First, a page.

4. Choose Your Date

Saving for Retirement

4. Choose Your Date

The government pegs the "normal" Social Security retirement age at 65 to 67, but yours is really up to you -- and it's a big decision. Ron and Monica Reimer could begin collecting Social Security benefits next year when they both turn 62, but their checks would be reduced by 25% for the rest of their lives. Or they can wait until their normal retirement age of 66 and get full benefits. Your best starting date depends on several factors, including: Do you plan to work beyond 62? Will you need money immediately? Are you concerned about providing the largest monthly benefit for a surviving spouse?

If your vision of retirement includes work, as it does for more than three-fourths of baby-boomers interviewed in a recent Merrill Lynch study, then claiming Social Security at 62 is a mistake. Should you continue working, there's an "earnings cap" penalty on Social Security benefits paid prior to your normal retirement age. Earn more than the cap -- $12,480 for 2006 -- and you forfeit $1 in benefits for every $2 you make over the limit. Once you reach your normal retirement age, the earnings cap disappears.


1. Get a Checkup

2. Set Your Budget

3. Do a Dry Run

4. Choose Your Date

5. Consider an Annuity

6. Roll It Over

Investing in Retirement

Extreme Early Retirement

For the Reimers, who live in Georgetown, Tex., the decision is not clear-cut. Since neither spouse is employed, the earnings cap doesn't matter. With Ron's pension from DuPont and their stash of other retirement savings, they don't need the Social Security money. Still, they want to know the best time to start collecting benefits.

Thomas Dalton, a professor of accounting and taxation at the University of San Diego, says a single, nonworking 62-year-old would be better off taking Social Security as soon as possible because doing so reduces the need to tap tax-deferred retirement funds. "The advantage of leaving retirement funds in a tax-deferred account earning 8% far outweighs the loss in Social Security benefits from early retirement," Dalton wrote in the June 2006 issue of The CPA Journal. Even at 5%, the early retiree would still come out ahead until age 89. Waiting until normal retirement age to collect benefits would pay off only if a retiree lives past 89.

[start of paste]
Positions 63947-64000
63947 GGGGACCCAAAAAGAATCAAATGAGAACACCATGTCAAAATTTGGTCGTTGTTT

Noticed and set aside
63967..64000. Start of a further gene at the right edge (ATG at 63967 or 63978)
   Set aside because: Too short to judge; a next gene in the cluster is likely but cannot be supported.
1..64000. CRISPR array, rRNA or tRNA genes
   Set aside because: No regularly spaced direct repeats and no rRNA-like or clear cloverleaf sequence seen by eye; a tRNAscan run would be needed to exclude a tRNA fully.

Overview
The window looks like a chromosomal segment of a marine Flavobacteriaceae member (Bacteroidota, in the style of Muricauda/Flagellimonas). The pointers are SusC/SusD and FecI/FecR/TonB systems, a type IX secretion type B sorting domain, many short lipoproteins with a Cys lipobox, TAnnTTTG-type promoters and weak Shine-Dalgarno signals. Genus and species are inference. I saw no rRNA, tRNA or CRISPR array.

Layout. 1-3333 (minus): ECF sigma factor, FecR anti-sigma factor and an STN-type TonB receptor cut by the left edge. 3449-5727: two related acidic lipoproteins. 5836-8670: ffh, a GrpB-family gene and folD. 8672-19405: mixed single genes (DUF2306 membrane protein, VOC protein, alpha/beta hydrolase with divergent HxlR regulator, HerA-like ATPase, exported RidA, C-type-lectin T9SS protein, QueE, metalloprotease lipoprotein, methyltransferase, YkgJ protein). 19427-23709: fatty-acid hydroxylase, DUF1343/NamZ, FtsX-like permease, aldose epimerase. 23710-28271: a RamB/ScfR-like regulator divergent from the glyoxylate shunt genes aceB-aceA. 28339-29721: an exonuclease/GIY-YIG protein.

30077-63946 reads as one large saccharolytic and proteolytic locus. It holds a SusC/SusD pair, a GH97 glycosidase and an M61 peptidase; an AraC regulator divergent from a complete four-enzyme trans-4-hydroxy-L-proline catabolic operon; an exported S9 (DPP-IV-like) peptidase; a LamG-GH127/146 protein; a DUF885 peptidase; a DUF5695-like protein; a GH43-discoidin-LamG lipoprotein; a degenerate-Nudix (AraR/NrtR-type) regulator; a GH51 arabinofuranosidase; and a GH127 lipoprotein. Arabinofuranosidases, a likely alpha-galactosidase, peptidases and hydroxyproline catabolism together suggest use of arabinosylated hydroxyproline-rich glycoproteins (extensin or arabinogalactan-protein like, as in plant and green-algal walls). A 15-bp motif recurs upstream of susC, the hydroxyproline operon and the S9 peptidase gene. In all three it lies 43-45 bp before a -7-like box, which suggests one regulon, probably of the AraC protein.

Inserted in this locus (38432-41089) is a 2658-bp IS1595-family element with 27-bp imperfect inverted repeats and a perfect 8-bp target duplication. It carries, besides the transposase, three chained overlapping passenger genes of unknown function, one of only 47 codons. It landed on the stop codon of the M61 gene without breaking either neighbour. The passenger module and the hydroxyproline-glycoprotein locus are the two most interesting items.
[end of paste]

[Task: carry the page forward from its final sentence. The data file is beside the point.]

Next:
The situation is different for married couples, says Henry Hebeler, author of J.K. Lasser's Your Winning Retirement Plan. Hebeler agrees that taking reduced Social Security benefits at 62 might be the right thing to do if you've been forced out of your job and need money or if you're in poor health and doubt that you'll live to 66 or 67. But delaying is wisest for most married couples, he says. A surviving spouse is entitled to 100% of the primary wage earner's benefits. So if Ron wants to leave the most income possible for Monica, he should wait until his normal retirement age or later to tap Social Security benefits. That way, Monica would be entitled to the maximum survivor benefit -- including annual cost- of-living adjustments -- for life.

Also, because Monica earned a small Social Security benefit based on her earnings history, she can claim her own retirement benefits earlier without jeopardizing her future survivor benefits. Although her retirement checks would be 25% smaller at 62, she would still be entitled to the full survivor benefit -- worth 100% of Ron's monthly retirement payments -- as long as she is at least 66 when she begins to collect it.